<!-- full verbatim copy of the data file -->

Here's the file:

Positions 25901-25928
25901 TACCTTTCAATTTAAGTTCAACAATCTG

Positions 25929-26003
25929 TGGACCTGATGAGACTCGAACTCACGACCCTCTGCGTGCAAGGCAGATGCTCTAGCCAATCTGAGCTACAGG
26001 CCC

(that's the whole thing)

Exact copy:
Positions 25901-25928
25901 TACCTTTCAATTTAAGTTCAACAATCTG

Positions 25929-26003
25929 TGGACCTGATGAGACTCGAACTCACGACCCTCTGCGTGCAAGGCAGATGCTCTAGCCAATCTGAGCTACAGG
26001 CCC